Inflorescences in Bruniaceae. With general comments
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The present book not only increases our knowledge of the small South African family Bruniaceae (12 genera/ 75 species) but also deals with the simple but delicate question of how to delimitate inflorescences in woody plants. More than 80% of the species of Bruniaceae are illustrated in detail by schematic side-views and photos (chapter 3). Referred to them the ‘brunioid' reference framework is introduced (chapter 4). It differs from all concurrent concepts in strictly distinguishing caducous ‘inflorescences' from persistent ‘flowering shoot systems'. The study concludes with a summary of new insights into the intergeneric relationships of the Bruniaceae (chapter 5).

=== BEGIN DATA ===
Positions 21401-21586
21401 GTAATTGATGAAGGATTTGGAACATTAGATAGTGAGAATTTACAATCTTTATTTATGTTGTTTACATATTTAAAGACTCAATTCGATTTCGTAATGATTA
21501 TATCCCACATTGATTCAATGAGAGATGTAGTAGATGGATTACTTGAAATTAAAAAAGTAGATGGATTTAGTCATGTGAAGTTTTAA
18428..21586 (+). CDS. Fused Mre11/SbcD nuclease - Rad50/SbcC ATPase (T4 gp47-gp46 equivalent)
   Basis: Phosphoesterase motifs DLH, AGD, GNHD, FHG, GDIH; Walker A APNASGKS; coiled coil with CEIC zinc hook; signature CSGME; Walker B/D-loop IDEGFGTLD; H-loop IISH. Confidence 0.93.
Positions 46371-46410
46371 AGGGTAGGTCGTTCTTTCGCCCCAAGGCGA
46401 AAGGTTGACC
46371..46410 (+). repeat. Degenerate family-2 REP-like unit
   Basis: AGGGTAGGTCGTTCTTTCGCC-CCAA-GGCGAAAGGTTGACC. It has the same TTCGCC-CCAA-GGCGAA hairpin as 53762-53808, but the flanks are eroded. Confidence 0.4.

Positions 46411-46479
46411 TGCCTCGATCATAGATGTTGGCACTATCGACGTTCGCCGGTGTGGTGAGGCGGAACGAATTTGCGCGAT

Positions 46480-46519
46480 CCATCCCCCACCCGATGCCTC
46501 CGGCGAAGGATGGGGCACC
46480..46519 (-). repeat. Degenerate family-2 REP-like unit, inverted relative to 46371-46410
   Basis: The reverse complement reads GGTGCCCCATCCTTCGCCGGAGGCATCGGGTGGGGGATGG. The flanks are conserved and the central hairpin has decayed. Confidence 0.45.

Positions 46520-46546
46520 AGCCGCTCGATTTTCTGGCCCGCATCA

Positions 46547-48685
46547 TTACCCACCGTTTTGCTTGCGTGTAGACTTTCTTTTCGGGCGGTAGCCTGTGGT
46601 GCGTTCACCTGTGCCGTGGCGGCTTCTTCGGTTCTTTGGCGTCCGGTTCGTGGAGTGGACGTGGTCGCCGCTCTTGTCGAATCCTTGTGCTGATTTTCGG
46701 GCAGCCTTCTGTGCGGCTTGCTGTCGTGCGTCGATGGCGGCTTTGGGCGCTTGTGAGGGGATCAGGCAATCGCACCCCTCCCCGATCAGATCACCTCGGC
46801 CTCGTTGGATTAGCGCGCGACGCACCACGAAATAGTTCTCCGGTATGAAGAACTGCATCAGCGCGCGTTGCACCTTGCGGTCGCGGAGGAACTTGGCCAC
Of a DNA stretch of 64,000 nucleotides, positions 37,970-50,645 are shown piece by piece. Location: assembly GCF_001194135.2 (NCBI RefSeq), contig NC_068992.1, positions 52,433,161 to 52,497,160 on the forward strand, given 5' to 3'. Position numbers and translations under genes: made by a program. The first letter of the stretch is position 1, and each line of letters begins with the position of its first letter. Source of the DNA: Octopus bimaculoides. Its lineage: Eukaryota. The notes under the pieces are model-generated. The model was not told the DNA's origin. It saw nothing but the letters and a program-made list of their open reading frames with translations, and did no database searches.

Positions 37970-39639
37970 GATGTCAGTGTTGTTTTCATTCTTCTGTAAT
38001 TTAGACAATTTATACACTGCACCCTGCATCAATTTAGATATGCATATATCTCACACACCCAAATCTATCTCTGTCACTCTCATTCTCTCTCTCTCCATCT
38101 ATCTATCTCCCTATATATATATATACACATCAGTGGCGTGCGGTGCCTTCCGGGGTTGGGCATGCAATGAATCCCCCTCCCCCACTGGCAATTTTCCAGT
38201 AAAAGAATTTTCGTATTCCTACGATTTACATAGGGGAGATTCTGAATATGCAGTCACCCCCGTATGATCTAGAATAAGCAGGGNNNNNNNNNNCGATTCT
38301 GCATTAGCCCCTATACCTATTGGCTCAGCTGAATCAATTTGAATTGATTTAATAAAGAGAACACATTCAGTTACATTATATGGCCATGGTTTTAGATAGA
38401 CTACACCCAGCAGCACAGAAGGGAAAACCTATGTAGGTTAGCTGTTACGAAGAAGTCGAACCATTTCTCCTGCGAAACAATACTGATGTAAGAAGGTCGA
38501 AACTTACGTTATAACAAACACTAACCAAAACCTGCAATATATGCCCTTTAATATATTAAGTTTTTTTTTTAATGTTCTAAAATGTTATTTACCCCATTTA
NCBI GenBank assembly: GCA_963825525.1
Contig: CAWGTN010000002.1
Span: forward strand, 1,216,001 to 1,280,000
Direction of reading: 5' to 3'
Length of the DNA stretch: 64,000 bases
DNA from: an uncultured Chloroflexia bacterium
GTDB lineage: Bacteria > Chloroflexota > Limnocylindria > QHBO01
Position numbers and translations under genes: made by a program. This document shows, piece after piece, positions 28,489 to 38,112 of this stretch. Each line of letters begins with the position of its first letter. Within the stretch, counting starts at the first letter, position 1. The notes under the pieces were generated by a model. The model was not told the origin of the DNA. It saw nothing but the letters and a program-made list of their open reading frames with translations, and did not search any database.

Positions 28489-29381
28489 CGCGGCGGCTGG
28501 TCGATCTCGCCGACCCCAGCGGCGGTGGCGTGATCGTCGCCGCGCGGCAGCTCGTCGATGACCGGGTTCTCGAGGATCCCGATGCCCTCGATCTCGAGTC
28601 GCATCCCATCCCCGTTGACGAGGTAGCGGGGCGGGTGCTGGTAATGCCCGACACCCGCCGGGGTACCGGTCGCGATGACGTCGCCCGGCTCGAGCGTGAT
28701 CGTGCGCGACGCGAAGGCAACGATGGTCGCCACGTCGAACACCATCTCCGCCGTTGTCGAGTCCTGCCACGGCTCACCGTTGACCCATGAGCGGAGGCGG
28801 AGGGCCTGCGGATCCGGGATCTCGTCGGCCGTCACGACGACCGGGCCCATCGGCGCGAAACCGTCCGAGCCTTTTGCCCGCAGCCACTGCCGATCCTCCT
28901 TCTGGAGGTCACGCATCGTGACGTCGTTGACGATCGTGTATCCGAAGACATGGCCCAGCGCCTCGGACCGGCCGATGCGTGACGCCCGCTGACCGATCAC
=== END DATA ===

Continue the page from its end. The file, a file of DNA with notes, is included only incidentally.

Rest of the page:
The present book includes a critical debate of the most important morphological concepts applied to inflorescences in woody plants (section 4.2). For that reason it is not only addressed to morphologists and Bruniaceae specialists, but might be of general interest to all dealing with inflorescences as to systematic, morphological, ecological, genetic and evolutionary aspects.
Regine Classen-Bockhoff is a plant morphologist from the Johannes Gutenberg-University in Mainz (Germany). Since more than twenty years she is interested in form, function and evolution of inflorescences. Proceeding form the structural diversity of flower-like inflorescences she was engaged in individual families (e.g. Rubiaceae, Asteraceae) and theoretical questions being about ontogenetic and phylogenetic pathways of pattern repetition. Current projects deal with the diversity and evolution in the genus Salvia (Lamiaceae) and with interactions between architecture and sexual reproduction in Apiaceae.